A honeydew melon fruit sits on a scale. Time passes. Mold begins to grow. Will the rotting fruit lose weight or gain weight as it starts to decompose?
This Temponaut Timelapse observes the rotting fruit for 290 days—nine and a half months—while it shrivels and molds on the scale. It takes over a month, but it’s weight, spoiler alert, decreases as the melon loses moisture and shrinks. And Why Does Food Rot? From Wonderopolis:
Some foods, such as fruits and vegetables, have thick cell walls that keep the food in an edible state for several days or even weeks. Over time, though, those cell walls begin to break down. When this happens, you can feel these fruits and vegetables become less solid. They may also begin to turn colors, smell bad, and taste even worse!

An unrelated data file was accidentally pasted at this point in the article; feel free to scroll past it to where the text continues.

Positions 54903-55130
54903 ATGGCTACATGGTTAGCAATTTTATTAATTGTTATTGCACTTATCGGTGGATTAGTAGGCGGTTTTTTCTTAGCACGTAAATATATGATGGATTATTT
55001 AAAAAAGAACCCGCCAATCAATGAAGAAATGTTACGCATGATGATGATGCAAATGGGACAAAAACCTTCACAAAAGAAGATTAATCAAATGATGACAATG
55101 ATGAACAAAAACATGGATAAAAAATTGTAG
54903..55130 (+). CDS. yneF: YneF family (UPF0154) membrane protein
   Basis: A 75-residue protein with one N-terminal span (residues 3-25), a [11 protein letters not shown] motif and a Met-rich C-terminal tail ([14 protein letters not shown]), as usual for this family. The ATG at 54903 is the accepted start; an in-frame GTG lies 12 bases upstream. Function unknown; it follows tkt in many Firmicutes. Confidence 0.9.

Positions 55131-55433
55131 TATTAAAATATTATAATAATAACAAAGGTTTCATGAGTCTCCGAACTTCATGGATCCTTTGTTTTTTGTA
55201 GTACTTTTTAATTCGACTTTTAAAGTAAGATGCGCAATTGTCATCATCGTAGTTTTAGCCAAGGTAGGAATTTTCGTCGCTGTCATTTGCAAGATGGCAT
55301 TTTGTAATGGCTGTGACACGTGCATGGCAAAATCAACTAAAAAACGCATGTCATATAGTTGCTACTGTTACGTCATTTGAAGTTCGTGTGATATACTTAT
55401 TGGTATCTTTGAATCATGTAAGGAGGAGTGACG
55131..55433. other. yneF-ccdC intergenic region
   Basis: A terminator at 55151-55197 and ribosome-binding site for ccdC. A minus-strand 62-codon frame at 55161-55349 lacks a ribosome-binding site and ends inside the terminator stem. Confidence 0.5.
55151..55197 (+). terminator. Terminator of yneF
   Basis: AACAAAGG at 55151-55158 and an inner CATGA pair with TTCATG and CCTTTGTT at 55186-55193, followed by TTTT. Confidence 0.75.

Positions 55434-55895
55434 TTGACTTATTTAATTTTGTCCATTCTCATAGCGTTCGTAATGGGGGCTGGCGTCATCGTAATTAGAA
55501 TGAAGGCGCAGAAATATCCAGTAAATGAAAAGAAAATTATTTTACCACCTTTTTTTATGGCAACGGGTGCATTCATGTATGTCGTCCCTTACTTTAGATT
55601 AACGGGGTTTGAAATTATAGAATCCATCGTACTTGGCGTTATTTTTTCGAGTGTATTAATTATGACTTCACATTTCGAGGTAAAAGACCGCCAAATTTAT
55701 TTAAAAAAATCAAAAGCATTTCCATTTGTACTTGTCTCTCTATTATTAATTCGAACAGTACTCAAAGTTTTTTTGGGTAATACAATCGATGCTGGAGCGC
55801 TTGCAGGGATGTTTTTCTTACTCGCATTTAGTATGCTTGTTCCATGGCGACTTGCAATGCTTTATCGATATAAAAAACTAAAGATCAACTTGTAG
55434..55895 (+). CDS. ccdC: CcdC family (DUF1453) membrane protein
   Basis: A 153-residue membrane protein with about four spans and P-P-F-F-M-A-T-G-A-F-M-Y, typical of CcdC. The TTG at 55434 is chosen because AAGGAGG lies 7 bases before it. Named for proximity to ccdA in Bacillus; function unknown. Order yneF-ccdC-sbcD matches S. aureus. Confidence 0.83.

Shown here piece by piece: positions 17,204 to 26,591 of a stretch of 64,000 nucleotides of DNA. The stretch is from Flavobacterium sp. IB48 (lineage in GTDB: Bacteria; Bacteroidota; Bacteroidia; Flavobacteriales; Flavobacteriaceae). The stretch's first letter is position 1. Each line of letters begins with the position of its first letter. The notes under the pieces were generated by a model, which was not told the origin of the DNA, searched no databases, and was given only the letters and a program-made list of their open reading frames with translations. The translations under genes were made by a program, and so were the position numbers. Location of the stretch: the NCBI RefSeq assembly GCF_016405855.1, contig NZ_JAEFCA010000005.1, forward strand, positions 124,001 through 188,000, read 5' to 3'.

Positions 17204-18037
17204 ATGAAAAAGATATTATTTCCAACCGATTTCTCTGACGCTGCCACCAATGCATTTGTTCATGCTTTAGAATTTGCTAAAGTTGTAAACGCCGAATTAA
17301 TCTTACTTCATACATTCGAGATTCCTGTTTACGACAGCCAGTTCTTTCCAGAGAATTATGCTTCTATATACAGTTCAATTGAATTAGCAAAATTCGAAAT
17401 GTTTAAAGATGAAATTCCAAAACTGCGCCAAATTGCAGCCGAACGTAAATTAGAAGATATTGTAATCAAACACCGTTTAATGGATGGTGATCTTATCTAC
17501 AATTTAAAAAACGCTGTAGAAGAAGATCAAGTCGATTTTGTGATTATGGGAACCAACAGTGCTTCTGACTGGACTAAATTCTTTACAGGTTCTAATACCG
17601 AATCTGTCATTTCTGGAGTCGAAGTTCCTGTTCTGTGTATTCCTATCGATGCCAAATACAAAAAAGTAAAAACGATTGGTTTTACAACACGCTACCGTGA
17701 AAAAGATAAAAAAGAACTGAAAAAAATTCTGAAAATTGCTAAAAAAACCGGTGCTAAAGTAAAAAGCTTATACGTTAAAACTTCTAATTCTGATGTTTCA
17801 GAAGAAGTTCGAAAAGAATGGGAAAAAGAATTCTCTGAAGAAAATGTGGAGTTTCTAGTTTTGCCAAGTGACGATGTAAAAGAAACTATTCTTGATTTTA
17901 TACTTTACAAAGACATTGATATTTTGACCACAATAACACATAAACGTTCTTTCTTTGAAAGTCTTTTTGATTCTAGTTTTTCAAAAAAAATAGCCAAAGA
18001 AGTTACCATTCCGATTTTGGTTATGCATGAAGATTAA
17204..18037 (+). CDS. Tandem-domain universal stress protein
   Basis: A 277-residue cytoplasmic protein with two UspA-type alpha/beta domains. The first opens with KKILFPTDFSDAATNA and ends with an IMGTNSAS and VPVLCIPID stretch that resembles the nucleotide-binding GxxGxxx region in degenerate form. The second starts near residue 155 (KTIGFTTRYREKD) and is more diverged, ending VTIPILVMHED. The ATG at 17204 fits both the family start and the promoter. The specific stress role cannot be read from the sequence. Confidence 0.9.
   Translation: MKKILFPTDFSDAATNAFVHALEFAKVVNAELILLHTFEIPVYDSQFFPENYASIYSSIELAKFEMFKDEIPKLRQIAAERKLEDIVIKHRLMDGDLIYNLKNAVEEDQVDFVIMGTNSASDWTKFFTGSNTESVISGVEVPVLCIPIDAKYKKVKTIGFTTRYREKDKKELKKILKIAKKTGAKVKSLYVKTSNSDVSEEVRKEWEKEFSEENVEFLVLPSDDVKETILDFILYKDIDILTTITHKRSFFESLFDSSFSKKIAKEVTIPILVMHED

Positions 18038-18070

What causes these changes within foods? Some of the primary culprits are air, moisture, light, temperature, and microbial growth. When two or more of these culprits get together, they can accelerate the spoiling process even further.
Watch these related decomposition videos next:
• How Does Oakland Turn Food Scraps to Soil?
• Veggies decompose in months-long time lapses
• Soil Life in Action: Bioturbation with and without soil fauna
• The Very Hungry Maggot: How larva farming can help reduce food waste
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